1. This work, the first volume of a series dealing with evolutionary trends in Heteroptera, is concerned with the egg system of about 400 species. The data are presented systematically in chapters 1 and 2 with a critical review of the literature after each family.
2. Chapter 3 evaluates facts about each egg character. I have attempted to distinguish between anagenetic and cladogenetic processes of evolution.
3. The actual chorion reveals a wide range of types of architecture and of aeropylar systems (fig. 264-267). The aerostatic inner layer of the shell of most Geocorisae and of Hydrometra
is not homologous with the porous inner layer of Saldidae, many Amphibicorisae and Hydrocorisae. A thin, entirely solid chorion is considered as a plesiomorphous condition (Hebrus, Mesovelia, Idiostolus, Embiophila, Oncylocotis).
Some of the specific features of shells are: air clefts; respiratory horns on the rim or on the operculum; porous structures in different stages of evolution, ultimately acting as a plastron; regulation of respiration by movable slips of the rim.
4. The general trend of evolution of the micropylar system (fig. 268-270) represents multiplication and displacement of the micropyles, starting from a single micropyle in the centre of the cephalic pole; in some groups reduction and complete loss of the micropyles is associated with traumatic insemination. The structure and orientation of the micropyle(s) and their changes during evolution have been discussed. Monalocoris, Bryocoris
are divergent from the general pattern.
5. The primitive longitudinal dehiscence of the shell has evolved independently and along different pathways into a cap in most major groups (schemes in fig. 270-272), sometimes intermediately on one of the lateral sides. The lygaeid-coreid types of eclosion are derived from a transitional, radial structure which has consolidated in Piesmatidae, and also in Malcidae after loss of a central polygon. The terms operculum and pseudoperculum are redefined on a more functional basis. The cap of the serosal cuticle has evolved more slowly than the cap of the chorion.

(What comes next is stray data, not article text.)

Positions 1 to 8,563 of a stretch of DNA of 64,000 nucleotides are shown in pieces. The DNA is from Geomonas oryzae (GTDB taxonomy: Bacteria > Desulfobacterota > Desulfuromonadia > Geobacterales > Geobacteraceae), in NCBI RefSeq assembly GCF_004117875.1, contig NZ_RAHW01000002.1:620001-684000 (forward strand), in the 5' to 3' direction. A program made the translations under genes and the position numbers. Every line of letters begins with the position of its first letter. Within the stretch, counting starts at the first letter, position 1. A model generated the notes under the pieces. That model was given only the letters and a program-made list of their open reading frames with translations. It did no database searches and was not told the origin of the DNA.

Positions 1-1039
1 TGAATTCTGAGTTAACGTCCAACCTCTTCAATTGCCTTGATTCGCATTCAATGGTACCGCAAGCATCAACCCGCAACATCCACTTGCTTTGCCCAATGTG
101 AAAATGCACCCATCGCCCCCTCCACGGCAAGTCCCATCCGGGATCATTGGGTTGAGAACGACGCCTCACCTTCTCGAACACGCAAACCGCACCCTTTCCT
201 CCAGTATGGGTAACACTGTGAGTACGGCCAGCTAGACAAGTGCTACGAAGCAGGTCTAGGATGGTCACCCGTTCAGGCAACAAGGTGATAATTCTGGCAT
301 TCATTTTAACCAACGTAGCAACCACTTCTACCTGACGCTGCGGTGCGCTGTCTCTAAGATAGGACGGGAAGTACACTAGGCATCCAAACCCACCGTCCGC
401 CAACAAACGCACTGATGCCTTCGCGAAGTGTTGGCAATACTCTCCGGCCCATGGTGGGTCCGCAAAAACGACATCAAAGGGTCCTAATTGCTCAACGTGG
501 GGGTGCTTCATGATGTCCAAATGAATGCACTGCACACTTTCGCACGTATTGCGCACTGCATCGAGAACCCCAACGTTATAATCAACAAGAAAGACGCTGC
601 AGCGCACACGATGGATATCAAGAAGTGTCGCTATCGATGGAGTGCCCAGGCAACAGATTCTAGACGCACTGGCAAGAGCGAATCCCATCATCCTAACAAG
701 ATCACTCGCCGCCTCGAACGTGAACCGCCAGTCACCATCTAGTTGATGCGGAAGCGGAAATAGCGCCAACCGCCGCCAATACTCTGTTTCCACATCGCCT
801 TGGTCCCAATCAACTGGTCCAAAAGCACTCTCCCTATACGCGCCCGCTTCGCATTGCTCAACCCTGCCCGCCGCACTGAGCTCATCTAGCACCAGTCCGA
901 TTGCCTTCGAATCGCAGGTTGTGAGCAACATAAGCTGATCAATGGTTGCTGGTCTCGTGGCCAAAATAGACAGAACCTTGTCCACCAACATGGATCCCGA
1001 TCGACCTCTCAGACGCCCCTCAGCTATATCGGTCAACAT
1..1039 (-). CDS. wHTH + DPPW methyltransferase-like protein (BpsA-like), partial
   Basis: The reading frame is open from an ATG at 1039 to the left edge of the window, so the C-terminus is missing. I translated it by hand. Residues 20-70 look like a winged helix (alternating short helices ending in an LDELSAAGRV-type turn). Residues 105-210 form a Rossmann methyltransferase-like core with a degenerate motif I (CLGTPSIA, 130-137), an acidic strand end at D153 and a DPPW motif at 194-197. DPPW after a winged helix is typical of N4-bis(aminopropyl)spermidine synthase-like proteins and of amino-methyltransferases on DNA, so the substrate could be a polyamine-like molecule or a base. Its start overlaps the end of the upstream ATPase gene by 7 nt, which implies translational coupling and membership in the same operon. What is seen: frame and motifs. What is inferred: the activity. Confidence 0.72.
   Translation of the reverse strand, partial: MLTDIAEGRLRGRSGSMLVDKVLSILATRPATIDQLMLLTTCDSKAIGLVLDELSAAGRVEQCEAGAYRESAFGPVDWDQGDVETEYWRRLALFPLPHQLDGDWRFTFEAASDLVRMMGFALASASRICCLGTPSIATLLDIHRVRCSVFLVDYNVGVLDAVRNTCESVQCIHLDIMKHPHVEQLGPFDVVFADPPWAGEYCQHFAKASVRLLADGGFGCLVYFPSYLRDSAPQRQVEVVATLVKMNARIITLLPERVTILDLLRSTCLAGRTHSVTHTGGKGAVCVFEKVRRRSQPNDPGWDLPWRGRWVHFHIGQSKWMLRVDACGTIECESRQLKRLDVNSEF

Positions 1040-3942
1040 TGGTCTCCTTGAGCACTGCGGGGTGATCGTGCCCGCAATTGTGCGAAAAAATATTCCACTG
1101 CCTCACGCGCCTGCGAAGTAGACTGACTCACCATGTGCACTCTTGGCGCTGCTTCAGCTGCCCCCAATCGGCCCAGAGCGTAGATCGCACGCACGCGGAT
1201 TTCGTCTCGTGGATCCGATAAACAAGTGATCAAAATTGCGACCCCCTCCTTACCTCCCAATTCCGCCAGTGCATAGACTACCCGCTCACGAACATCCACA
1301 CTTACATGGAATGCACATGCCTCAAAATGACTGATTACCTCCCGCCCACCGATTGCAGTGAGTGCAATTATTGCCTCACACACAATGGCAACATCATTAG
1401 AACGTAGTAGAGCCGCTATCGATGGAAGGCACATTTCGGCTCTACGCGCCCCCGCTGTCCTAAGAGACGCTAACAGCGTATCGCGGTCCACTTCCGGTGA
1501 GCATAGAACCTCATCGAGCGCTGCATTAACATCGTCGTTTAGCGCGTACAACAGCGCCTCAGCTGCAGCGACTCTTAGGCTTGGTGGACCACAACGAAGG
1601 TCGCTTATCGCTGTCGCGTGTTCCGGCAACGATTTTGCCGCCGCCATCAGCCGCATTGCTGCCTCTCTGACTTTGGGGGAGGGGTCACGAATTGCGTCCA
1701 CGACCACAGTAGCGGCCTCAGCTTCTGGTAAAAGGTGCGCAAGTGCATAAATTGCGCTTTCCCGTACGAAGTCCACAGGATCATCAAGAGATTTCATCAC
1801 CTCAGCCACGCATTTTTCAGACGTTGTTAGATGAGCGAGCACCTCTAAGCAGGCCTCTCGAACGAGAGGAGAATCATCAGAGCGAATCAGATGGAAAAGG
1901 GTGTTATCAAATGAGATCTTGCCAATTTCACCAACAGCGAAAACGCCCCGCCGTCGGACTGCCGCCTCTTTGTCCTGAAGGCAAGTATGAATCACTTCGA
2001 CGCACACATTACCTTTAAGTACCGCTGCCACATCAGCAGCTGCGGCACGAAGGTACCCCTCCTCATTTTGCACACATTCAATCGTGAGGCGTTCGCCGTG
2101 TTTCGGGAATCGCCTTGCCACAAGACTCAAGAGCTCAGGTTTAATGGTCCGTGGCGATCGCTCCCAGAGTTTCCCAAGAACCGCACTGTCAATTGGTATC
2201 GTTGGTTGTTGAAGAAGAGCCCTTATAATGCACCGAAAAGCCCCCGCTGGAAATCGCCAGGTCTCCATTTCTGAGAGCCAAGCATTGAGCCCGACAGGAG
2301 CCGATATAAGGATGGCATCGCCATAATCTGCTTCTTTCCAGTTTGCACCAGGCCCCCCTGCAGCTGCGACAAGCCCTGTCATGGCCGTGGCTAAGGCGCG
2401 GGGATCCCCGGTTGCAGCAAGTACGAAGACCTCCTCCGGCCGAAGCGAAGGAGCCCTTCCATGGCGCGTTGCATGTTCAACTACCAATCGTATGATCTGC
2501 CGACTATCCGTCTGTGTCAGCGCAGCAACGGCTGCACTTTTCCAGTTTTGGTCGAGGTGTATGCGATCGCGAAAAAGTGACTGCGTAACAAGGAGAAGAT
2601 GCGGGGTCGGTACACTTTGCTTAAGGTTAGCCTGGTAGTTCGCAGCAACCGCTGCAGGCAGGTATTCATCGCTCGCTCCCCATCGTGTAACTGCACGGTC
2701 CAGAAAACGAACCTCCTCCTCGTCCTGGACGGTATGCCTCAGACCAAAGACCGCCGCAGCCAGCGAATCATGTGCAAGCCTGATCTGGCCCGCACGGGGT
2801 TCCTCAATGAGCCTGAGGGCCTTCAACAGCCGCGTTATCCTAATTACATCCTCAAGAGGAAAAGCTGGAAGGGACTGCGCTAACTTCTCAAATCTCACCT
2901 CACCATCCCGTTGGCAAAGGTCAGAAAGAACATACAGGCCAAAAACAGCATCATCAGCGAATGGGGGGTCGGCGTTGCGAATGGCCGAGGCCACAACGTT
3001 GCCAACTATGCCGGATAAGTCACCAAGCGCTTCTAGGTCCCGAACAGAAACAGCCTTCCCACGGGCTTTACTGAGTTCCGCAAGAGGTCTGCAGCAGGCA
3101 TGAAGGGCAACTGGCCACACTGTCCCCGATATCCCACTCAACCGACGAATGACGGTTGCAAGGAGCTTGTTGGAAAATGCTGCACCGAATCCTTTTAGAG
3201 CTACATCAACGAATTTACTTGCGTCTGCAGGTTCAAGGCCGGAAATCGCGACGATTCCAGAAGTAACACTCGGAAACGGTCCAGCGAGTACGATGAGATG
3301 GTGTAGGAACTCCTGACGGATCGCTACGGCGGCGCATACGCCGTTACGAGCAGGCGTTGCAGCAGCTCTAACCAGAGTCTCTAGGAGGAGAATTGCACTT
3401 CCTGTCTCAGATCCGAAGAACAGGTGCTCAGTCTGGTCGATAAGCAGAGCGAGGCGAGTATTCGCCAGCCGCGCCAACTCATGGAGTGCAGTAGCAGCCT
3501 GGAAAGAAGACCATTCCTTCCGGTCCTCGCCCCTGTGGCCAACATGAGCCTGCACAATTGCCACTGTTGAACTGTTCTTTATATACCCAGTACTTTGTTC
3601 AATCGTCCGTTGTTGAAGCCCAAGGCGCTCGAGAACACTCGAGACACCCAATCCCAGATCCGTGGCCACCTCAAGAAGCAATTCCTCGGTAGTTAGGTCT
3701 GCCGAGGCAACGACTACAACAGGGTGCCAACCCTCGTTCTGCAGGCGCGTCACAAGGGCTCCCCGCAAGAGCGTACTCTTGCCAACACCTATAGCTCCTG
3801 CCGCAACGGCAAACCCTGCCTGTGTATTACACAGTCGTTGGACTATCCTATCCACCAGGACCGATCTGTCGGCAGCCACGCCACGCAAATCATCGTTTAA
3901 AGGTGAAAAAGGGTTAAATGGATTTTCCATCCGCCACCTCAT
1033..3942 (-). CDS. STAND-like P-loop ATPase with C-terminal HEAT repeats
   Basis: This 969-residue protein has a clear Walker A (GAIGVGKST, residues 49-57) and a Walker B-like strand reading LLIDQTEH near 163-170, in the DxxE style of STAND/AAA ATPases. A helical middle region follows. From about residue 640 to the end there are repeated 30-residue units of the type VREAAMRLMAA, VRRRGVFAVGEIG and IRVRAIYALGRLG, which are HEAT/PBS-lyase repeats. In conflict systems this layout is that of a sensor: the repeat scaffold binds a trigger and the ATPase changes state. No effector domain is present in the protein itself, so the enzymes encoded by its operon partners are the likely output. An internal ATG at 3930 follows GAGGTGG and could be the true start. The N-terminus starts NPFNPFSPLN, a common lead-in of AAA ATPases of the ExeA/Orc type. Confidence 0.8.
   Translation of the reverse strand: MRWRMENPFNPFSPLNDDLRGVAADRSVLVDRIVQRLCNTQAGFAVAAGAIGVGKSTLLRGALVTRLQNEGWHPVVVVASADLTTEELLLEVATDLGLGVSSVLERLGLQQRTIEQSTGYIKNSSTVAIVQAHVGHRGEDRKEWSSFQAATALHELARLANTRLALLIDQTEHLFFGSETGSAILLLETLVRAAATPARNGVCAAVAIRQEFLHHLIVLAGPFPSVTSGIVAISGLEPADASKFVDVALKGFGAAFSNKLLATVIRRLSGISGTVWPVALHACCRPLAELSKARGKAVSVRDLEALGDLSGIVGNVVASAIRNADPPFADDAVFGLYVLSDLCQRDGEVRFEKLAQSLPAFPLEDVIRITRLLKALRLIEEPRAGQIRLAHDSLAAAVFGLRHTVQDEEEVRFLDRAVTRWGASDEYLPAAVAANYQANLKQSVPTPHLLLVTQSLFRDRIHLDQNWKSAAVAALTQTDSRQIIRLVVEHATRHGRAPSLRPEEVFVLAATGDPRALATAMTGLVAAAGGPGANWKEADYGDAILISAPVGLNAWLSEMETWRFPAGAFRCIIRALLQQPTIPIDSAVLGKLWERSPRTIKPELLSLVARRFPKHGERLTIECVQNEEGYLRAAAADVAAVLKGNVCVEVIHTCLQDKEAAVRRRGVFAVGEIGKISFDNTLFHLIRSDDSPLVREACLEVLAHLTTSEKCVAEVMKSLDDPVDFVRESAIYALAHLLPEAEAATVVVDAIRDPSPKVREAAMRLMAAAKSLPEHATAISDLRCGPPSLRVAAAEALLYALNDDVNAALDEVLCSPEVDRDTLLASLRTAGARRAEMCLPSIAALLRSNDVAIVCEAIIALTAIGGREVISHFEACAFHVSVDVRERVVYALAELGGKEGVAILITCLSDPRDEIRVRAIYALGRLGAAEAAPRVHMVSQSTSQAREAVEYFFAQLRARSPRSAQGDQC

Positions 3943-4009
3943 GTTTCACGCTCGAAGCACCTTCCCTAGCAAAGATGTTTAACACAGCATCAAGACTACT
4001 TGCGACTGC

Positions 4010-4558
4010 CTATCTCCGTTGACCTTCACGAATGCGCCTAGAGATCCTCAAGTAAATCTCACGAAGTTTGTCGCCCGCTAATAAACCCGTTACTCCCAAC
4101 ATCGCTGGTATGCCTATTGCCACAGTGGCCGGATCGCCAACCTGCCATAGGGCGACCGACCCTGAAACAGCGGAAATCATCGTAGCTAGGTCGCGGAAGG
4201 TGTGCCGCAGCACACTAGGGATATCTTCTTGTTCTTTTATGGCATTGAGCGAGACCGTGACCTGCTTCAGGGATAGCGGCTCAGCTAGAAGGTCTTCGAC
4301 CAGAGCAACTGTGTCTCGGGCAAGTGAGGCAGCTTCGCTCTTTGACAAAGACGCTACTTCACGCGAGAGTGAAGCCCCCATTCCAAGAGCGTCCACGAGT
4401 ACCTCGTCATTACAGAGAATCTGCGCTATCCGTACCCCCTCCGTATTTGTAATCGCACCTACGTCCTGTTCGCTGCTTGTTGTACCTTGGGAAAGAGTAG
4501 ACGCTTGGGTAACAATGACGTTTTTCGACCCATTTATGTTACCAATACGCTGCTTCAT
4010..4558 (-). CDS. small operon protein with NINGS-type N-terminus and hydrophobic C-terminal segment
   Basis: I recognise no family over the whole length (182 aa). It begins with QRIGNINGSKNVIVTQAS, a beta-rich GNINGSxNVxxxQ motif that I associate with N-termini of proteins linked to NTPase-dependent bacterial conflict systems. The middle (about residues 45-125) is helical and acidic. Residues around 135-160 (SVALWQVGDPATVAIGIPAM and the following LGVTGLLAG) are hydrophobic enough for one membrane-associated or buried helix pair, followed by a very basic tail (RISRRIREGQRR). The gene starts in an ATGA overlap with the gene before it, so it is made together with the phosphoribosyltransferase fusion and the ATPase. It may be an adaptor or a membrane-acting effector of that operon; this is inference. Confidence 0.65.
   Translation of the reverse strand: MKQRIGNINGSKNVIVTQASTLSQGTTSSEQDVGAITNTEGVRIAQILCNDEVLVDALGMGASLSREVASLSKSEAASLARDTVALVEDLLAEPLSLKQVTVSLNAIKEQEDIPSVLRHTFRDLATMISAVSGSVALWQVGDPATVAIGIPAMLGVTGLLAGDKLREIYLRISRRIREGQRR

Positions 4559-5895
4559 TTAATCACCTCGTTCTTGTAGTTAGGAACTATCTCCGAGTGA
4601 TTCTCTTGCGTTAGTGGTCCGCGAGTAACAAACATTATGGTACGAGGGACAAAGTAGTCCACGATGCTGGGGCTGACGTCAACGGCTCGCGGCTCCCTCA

6. The progressive evolution in size is usually accompanied by some regularities as shown graphically in fig. 273, 274: small eggs have a spacious hexagonal pattern from the follicle; plesiomorphous species are usually small, have a long period of oviposition and few ovarioles in which a few, relatively large, eggs ripen simultaneously; apomorphous species have a larger body, smaller egg and follicle cells, more ovarioles, and synchronous egg maturation and deposition.
7. A survey is given of incubation periods, diapause phenomena and reproductive cycles; the phylogenetic consequences are limited. With one exception, diapause of the egg intervenes in embryonic development between the stages of the early germ band and revolution (fig. 275), but does not affect the formation of the serosal cuticle.
8. Family groups are distinguished by different types of embryogenesis. A wide range of progressive evolution of the embryonic development is apparent within most of the major phyletic lines. Altogether, the diversity of embryonic features and processes in Heteroptera is not equalled in any other Order of insects as far as is known.
9. The variable characteristics utilized in reconstructing the genealogy of embryogenic patterns (fig. 276) are: degree of visible development of the 'pregerm'; location of blastopore; growth, orientation, transformation in shape and displacement (mostly clockwise rotations) of the germ band, embryo and prolarva.
10. Since relations between the various ontogenies of the embryo appear to be independent of evolutionary adaptations, the phylogeny of the embryogenetic patterns gives a most reliable picture to contrast with quite different characters used for major classification.
11. The archetype of embryogenesis is distinguished by invagination of the embryo (morphologically at the caudo-ventral edge of the egg) along the longitudinal median axis of the yolk column without loss of contact between head lobes and serosa and by a 1800 rotation of the embryo before revolution. Hebrus
most closely conforms to this type, followed by most Amphibicorisae and by cimicoid groups which tend to invaginate at the left side of the egg. Temporary complete invagination occurs in Saldidae, Gerris
and in diapausing mirid eggs.
12. The variability in the type of egg rotation and embryo rotation in Gerridae, Hydrometridae, Cydnidae and Acanthosomatidae suggests that the egg system is not yet in equilibrium.
13. Pentatomomorpha reveal gradual loss of embryo rotation, while Hydrocorisae retain such rotation, sometimes with germ-band and prolarval rotations. Both groups show a transition (anagenetic intra se,
cladogenetic inter se
) from the immersed towards the superficial type of embryogenesis.